Hello readers. Welcome back. Following a peaceful break, I’m back. How was everyone’s Christmas and New Years? Mine was quiet and uneventful, just the way that I like it. Really, with all the television and films that I watch, more drama is the last thing that I need. Hopefully all of your holidays were as relaxing and refreshing as mine and that you spent a lot of happy times with family and friends. And for all of you who didn’t, well, at least preposterprose is back to brighten up your weeks.

As usual, there’s a lot of catching up to do. Just because I take a break doesn’t mean that the world stops turning. First on the list is the Doctor Who Christmas Special. I can’t really say I was looking forward to it. The half-assed attempt at making Capaldi’s Twelfth Doctor seem morally ambiguous paired with the forgetful character writing of Clara and a rather underwhelming finale left me just a tad apathetic towards the Christmas Special. I didn’t watch it on Christmas. Mostly due to the presence of family but I wasn’t bothered by putting it off for once. I didn’t watch it on Boxing Day either. In fact it was a full four days before I sat myself down to view the Christmas Special.

Last Christmas is a fun and interesting episode even if it does tick off the checklist of Moffat’s literary trademarks like a grocery list and most of the end game is predictable as soon as the word ‘dream’ is uttered. It is perhaps one of the most festive Christmas Specials in recent years. Most of the specials have the exchanging of presents, Christmas dinner or utilise Christmas imagery in an unsettling fashion. Last Christmas is no different, this time employing old Saint Nick to rescue the characters from extraterrestrial dream insects.

Peter Capaldi's Twelfth Doctor squares off against Nick Frost as Santa Claus in the Doctor Who Christmas Special, Last Christmas.

There are a lot of similarities between Santa and The Doctor, apparently.

The side characters really make the episode enjoyable. The small snippets of their lives after the dangers has been averted made me want to know more about them. They’ll never show up in the series again I’d bet, but the story was effective in getting me invested in the characters and their lives. Especially how their lives affected the dream. So I was a little disappointed when the Doctor wrote them off as ‘collateral’ to him and Clara. I get that the Doctor doesn’t care about people anyone. That’s fine, sort of. He’s like Gregory House now, chasing the mystery rather than the human connection. But in this case it felt like a cold shoulder towards the characters we’d spent the entire episode with.

Not to mention, it doesn’t make much sense. Following the Doctor’s logic, the dream bug latched on to him, found Clara through his memories, and then just picked up four other random people just to round out the picture. Why did it need Clara at all? Danny Pink pops up in Clara’s dream for no other reason than to pacify her. Couldn’t the dream bugs have conjured up Clara to fly around with the Doctor forever while they ate his brain? Oops, I think I just spoiled the next season.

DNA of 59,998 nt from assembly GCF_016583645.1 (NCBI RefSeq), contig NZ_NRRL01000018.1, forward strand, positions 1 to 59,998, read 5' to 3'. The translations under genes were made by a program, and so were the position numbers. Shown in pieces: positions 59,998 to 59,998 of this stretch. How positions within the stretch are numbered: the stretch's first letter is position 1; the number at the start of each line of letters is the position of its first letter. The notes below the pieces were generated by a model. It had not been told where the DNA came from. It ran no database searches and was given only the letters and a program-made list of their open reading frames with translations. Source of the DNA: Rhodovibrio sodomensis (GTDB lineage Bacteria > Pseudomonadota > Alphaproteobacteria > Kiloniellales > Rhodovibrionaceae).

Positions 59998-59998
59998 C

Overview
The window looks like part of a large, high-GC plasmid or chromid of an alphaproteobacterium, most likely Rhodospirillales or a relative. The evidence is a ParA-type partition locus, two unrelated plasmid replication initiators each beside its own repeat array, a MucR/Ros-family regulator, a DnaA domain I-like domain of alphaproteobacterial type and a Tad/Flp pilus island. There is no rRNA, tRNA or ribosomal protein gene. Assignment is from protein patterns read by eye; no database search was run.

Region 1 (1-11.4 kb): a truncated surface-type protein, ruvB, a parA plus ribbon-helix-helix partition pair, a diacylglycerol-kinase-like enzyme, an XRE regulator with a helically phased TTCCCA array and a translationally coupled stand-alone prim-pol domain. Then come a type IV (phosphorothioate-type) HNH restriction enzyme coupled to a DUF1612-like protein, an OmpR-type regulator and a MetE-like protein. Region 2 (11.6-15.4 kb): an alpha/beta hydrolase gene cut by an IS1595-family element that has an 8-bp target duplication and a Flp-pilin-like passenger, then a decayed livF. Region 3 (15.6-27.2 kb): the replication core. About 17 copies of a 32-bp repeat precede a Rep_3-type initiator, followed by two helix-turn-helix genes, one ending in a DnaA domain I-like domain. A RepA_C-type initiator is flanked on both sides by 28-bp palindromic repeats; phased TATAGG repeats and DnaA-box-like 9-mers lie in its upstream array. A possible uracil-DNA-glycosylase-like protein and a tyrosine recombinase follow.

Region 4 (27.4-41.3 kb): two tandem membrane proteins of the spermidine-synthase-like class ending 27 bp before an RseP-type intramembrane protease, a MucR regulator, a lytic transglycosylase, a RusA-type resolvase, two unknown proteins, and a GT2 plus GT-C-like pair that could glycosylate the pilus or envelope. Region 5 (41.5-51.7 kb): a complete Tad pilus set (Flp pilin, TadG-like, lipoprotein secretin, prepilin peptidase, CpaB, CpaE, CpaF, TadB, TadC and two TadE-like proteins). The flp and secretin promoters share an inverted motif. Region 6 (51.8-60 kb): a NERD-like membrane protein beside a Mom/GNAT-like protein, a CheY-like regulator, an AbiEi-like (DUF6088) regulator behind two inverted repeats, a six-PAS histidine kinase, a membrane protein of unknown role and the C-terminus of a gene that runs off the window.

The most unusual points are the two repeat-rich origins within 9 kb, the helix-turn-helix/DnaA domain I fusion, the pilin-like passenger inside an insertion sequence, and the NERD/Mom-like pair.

Of course, Moffat is terrible at explaining anything that happens in Doctor Who. He has an easier time than usual in this episode by using the dream fills in the blanks excuse and then ties it into the plot. Phrases such as “It’s complex” and “it’s a long story” indicate that they’re dreaming but at times it feels like Moffat is taunting the viewer by saying choosing not to viable answers and then working it into the plot. It seems like Moffat is one of those people who believe that not knowing is better than knowing. Which is fine, but it can be frustrating when you’re watching a science fiction show about a time travelling alien and dream bugs from space and you want to know the space bug’s motivations. It can’t just be eat all the brains because they target a very small sample. Maybe they’re just picky eaters. We’ll never know because Moffat won’t tell us.

Jenna Louse Coleman as Clara Oswald in the promotional material for the Doctor Who Christmas Special, Last Christmas.

A lot of the tension hinged on whether or not Jenna Coleman would return for a new series. 

Another quirk you might notice is the “don’t [insert action here]” obstacle that Moffat has been employing ever since the first appearance of the Weeping Angels. Blink is a very good episode, and the Angels moving when Carey Mulligan was genuinely suspenseful. But Moffat has used a variation of that trick a couple of times now, including this festive special, and it’s becoming a bit tired. Significantly so here because it lacks any real depth and doesn’t really help to save them. Maybe it’s Moffat fatigue. He has been writing episodes for Doctor Who since 2005 and running the show since 2010. That’s almost a decade of Moffat.

A final little thing that bothered me was that no one was supposed to remember the dreams. Maybe the Doctor could remember because he’s a Time Lord, but Clara remembers even when everyone else forgets. This wouldn’t be such a big deal except that The Doctor and Clara reveal their lies about Gallifrey and Danny in the dreams. Shouldn’t that all be forgotten by the time they wake up?

As I said, those are all little things and even with those in mind, this is a strong Christmas episode. Not quite as engaging as The Snowmen perhaps but it is more exciting than The Doctor, the Widow and the Wardrobe and isn’t depressing, like The Time of The Doctor. And, as it turns out, rumours of Jenna Coleman’s departure weren’t true, likely a ploy by Moffat to get viewers invested in Last Christmas. I don’t know how well that worked since I wasn’t in any rush to watch. However, this is a good episode. I did laugh at The Doctor balking at a film called Alien. Though, if Inception gave you a headache you might want to give it a miss.


And now for the rebuttal:

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